Literary realism is a branch of literature which set out to reflect society as it was, to get as close to the bone of real life as it could. It often depicts more humble or banal events than Romantic writers. So most of Jane Austen's novels are realist because they are fairly mundane; they depict fairly ordinary people, usually woman, doing fairly ordinary things. There are few locked room mysteries, no strange and mysterious happenings, or insane wives. The women do ordinary things like get married and the men are fairly ordinary men.
If you compare Pride and Prejudice to a novel like Jane Eyre, the differences become clear: no secret insane wives imprisoned in the home, no misplaced identities and no Byronic heroes.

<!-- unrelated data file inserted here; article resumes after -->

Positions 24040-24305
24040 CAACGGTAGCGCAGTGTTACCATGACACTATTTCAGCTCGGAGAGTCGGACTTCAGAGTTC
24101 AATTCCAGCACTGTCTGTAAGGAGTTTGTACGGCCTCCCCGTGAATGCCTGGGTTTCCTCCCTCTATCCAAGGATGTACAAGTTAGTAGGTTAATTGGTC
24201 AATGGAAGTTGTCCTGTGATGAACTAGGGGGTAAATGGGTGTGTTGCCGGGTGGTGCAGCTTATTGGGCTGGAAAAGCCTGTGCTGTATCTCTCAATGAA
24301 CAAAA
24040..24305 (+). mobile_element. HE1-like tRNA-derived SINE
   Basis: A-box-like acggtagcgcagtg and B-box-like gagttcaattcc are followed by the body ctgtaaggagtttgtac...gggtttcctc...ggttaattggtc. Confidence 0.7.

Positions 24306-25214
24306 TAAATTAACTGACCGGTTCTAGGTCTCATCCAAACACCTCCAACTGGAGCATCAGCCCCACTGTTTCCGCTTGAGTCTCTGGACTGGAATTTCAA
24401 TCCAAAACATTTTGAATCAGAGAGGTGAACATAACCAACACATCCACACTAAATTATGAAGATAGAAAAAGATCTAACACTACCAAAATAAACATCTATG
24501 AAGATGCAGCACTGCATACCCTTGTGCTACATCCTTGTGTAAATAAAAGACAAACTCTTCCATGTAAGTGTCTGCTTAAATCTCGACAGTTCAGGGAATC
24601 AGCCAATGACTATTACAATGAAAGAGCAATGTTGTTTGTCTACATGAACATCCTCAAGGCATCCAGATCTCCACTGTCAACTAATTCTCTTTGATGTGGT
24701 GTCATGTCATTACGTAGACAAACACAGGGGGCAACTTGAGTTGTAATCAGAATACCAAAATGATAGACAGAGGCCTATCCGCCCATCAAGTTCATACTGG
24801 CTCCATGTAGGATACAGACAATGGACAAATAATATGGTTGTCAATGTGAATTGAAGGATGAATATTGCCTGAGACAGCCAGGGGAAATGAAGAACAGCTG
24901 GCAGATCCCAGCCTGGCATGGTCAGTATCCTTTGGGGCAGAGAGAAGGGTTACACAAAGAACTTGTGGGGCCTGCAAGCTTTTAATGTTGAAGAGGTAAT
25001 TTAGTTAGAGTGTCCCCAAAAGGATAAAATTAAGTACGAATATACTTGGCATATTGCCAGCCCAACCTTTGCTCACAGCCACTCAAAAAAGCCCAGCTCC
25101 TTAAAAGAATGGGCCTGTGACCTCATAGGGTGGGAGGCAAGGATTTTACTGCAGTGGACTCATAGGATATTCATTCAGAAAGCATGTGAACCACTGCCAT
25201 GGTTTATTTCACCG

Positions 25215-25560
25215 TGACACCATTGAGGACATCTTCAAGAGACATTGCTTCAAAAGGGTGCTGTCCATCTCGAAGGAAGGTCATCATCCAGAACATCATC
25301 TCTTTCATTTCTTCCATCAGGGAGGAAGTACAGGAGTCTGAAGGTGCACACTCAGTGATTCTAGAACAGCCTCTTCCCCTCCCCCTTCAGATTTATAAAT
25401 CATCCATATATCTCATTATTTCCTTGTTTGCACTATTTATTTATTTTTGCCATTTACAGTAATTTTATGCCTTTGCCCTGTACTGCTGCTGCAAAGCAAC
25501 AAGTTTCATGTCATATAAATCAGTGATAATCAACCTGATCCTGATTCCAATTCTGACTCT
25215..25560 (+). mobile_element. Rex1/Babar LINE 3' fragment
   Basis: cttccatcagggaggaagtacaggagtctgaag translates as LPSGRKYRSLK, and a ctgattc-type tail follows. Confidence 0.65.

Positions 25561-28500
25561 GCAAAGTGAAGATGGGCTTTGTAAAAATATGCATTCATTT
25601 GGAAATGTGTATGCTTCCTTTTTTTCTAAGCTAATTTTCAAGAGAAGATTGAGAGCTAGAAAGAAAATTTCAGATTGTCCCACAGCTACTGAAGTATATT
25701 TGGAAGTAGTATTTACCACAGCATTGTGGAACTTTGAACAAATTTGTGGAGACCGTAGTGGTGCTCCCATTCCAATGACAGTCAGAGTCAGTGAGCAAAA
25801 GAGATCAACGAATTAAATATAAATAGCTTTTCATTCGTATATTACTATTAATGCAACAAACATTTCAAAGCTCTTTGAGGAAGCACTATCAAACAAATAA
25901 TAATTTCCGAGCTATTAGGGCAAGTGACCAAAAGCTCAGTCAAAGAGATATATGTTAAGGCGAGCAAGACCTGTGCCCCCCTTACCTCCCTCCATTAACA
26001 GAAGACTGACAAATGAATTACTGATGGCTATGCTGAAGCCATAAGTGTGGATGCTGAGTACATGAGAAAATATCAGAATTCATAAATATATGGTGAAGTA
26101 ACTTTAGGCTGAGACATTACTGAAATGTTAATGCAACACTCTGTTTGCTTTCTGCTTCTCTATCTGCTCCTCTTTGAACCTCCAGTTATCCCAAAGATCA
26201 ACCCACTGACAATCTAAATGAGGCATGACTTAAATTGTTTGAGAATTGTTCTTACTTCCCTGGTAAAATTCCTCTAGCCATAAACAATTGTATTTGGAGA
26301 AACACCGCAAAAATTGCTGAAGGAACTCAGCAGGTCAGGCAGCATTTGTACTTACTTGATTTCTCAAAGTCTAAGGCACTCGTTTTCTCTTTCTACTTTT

In a way it could be described as less 'exciting' than Romantic novels but it is a truer reflection of society because it relies less on stylization and more on holding a mirror up to society.
Like the works of some of her contemporaries' novels, Jane Austen's 19th century writings are often referred to as realistic novels. Her books, such as Pride and Prejudice, use fiction to depict as closely as possible the day-to-day experiences of people in a particular time and social class. The characters in realistic novels are complex beings with multifaceted emotions who are faced with plausible, everyday challenges of their era and station in life. Other novelists of the 19th century whose works are classified in the realism category include George Eliot and Leo Tolstoy.